The Amber Crown: Strong main-character work, but weak plot

The Amber Crown by Jacey Bedford science fiction and fantasy book and audiobook reviewsThe Amber Crown by Jacey Bedford science fiction and fantasy book and audiobook reviewsThe Amber Crown by Jacey Bedford

The Amber Crown (2022), by Jacey Bedford, contains several elements that tend to have me leaning away rather than into a book, including rape, implied rape, threatened rape, and some torture/horrid executions. I mention them upfront for the convenience of those who can tell already the book isn’t for them and so will stop reading the review now (I should note they aren’t egregiously gratuitous, mined for trauma [as characterization] rather than titillation; the book is far from torture porn). For those for whom those are not dealbreakers, Bedford delivers a solid work set against an interesting quasi-historical background but with a plot I found far less engaging than the characters. In the end, I can’t say the book’s strengths fully outweighed its weaknesses or my distaste for some of those aforementioned scenes, though one’s mileage will vary on that.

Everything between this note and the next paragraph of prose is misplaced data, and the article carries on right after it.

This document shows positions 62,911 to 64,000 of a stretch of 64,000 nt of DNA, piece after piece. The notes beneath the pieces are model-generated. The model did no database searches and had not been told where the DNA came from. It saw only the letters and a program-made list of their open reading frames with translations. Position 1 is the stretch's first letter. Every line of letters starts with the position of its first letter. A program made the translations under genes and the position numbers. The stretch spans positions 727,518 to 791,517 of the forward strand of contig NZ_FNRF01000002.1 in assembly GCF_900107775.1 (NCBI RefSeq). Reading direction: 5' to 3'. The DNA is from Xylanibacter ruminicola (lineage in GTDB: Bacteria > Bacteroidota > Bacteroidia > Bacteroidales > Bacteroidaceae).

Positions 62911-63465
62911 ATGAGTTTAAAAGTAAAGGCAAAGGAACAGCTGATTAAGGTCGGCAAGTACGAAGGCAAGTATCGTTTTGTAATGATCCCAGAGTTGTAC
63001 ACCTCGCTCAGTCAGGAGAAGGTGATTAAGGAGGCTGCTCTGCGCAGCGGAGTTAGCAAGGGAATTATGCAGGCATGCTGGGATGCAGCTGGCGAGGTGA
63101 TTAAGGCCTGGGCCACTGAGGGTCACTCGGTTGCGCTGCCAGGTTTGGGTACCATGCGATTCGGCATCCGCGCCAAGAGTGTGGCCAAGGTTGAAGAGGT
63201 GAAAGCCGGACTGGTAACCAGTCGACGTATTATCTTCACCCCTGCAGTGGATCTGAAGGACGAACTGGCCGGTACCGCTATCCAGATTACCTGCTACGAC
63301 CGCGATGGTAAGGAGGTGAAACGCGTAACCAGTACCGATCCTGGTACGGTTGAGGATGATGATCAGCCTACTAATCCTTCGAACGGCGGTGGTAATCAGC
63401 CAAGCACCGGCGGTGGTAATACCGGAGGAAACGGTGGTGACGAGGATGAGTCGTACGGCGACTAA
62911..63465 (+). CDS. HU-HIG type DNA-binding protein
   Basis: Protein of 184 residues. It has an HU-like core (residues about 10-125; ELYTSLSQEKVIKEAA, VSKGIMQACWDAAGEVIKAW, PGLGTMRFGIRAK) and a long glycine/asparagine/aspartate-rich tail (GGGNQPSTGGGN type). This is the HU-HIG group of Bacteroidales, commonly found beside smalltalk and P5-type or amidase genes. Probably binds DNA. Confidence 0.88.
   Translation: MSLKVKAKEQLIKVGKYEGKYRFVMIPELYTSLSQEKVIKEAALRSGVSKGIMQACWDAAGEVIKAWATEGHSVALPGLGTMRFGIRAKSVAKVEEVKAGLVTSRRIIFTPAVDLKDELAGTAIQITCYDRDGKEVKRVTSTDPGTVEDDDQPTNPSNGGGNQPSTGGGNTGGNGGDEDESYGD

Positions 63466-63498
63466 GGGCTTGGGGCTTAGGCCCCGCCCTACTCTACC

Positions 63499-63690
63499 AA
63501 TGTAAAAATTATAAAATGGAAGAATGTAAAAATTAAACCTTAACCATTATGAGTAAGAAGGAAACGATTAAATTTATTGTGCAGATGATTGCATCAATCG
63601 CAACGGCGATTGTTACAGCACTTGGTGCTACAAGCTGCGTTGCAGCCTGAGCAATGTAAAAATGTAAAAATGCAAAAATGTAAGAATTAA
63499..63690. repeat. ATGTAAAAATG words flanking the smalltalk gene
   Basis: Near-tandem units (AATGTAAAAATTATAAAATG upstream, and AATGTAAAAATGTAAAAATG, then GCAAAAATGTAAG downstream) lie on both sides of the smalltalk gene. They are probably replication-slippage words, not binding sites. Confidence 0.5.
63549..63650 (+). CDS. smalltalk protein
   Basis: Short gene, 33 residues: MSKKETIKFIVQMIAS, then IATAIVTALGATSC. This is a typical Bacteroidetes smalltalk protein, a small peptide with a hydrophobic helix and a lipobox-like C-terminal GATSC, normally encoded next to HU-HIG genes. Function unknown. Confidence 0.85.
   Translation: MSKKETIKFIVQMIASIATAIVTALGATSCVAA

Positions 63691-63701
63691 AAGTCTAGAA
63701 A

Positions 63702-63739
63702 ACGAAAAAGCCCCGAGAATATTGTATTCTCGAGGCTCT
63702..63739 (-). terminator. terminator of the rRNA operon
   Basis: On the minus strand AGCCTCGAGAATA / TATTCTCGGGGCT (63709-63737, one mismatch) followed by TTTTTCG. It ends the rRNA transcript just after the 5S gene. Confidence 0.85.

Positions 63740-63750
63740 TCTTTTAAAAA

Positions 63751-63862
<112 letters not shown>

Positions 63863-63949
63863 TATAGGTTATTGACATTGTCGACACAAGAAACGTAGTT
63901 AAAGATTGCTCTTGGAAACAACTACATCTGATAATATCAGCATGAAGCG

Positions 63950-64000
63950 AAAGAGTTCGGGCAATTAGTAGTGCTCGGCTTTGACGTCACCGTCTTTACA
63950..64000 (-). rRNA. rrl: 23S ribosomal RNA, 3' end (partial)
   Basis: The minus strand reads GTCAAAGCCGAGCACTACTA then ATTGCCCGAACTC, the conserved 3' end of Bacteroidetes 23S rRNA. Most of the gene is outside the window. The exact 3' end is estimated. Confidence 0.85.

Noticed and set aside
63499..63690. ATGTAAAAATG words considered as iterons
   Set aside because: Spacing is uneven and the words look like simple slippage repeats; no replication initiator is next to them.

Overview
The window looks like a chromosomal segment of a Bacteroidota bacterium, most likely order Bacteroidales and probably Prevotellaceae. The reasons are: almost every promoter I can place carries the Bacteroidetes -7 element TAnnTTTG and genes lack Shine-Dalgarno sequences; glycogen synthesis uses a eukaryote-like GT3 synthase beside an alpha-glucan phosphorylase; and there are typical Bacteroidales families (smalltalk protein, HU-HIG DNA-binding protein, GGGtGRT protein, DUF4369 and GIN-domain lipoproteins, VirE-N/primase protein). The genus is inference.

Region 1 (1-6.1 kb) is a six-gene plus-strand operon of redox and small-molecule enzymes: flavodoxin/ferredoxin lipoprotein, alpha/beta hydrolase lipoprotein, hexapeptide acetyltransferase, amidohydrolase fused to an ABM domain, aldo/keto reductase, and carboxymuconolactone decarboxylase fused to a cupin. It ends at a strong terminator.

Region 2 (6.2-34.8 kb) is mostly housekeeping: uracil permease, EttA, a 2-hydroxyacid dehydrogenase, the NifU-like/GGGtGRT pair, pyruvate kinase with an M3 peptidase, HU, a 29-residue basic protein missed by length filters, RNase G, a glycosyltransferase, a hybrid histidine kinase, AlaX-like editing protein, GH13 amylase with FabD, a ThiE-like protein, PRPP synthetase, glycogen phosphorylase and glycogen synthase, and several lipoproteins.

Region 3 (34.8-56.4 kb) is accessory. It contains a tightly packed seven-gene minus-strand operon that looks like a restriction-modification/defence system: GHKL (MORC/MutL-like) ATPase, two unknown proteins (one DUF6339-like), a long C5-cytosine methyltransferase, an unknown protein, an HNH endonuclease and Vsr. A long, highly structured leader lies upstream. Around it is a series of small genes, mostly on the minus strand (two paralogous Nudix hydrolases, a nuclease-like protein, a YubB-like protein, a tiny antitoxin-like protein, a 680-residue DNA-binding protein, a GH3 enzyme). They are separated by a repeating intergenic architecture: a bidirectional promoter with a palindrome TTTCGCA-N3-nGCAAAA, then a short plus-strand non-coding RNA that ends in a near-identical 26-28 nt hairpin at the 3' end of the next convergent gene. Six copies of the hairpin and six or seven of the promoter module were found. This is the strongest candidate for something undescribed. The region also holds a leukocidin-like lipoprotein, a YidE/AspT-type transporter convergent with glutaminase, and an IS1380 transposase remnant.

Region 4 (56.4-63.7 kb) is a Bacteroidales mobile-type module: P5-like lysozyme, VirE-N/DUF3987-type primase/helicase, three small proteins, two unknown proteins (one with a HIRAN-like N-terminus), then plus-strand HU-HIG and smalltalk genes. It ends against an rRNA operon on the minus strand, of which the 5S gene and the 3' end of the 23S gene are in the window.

The book seems to be set in an area and time roughly akin to 17th Century Central and Eastern Europe, though it’s not an exact analogue. The Zavonian king, Konstantyn, has been assassinated and the captain of his High Guard, Valdas Zalecki, framed for the murder. Avoiding capture, Valdas vows to find and kill the actual assassin, though he’s more than a little hindered by being the most wanted man in the kingdom. Along the way, he picks up (or, actually, is picked up by) a wagon group of Bakaishans and finds himself an unexpected quest partner to their group’s healer and witch, Mirza. Meanwhile, the assassin has also managed to escape the capital city, though in doing so he unexpectedly becomes far more entangled in affairs than he prefers. Eventually, the three characters’ stories will intertwine fully (along with a fourth) as they become embroiled in a conflict far larger and more dangerous than a mere coup.